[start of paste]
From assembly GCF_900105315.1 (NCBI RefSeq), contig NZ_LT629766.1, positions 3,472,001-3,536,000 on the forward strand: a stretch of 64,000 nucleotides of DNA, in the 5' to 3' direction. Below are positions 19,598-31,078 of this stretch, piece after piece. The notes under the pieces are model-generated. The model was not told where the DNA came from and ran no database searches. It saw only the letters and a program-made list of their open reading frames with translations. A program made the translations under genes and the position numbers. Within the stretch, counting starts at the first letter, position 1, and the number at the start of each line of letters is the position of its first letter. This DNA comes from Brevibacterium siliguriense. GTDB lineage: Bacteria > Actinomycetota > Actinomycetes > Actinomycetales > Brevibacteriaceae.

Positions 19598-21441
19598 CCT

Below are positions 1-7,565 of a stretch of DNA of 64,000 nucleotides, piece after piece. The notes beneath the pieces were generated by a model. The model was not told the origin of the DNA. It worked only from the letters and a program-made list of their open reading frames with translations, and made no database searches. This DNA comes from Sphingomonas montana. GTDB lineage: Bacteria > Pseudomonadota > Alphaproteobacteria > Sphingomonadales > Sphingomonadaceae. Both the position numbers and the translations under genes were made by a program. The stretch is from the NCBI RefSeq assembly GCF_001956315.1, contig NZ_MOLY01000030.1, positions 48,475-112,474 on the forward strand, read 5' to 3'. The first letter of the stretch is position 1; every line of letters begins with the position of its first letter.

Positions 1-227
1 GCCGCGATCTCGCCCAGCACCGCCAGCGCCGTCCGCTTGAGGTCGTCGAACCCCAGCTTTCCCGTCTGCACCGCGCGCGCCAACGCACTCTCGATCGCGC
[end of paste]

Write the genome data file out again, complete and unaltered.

From assembly GCF_900105315.1 (NCBI RefSeq), contig NZ_LT629766.1, positions 3,472,001-3,536,000 on the forward strand: a stretch of 64,000 nucleotides of DNA, in the 5' to 3' direction. Below are positions 19,598-31,078 of this stretch, piece after piece. The notes under the pieces are model-generated. The model was not told where the DNA came from and ran no database searches. It saw only the letters and a program-made list of their open reading frames with translations. A program made the translations under genes and the position numbers. Within the stretch, counting starts at the first letter, position 1, and the number at the start of each line of letters is the position of its first letter. This DNA comes from Brevibacterium siliguriense. GTDB lineage: Bacteria > Actinomycetota > Actinomycetes > Actinomycetales > Brevibacteriaceae.

Positions 19598-21441
19598 CCT

Below are positions 1-7,565 of a stretch of DNA of 64,000 nucleotides, piece after piece. The notes beneath the pieces were generated by a model. The model was not told the origin of the DNA. It worked only from the letters and a program-made list of their open reading frames with translations, and made no database searches. This DNA comes from Sphingomonas montana. GTDB lineage: Bacteria > Pseudomonadota > Alphaproteobacteria > Sphingomonadales > Sphingomonadaceae. Both the position numbers and the translations under genes were made by a program. The stretch is from the NCBI RefSeq assembly GCF_001956315.1, contig NZ_MOLY01000030.1, positions 48,475-112,474 on the forward strand, read 5' to 3'. The first letter of the stretch is position 1; every line of letters begins with the position of its first letter.

Positions 1-227
1 GCCGCGATCTCGCCCAGCACCGCCAGCGCCGTCCGCTTGAGGTCGTCGAACCCCAGCTTTCCCGTCTGCACCGCGCGCGCCAACGCACTCTCGATCGCGC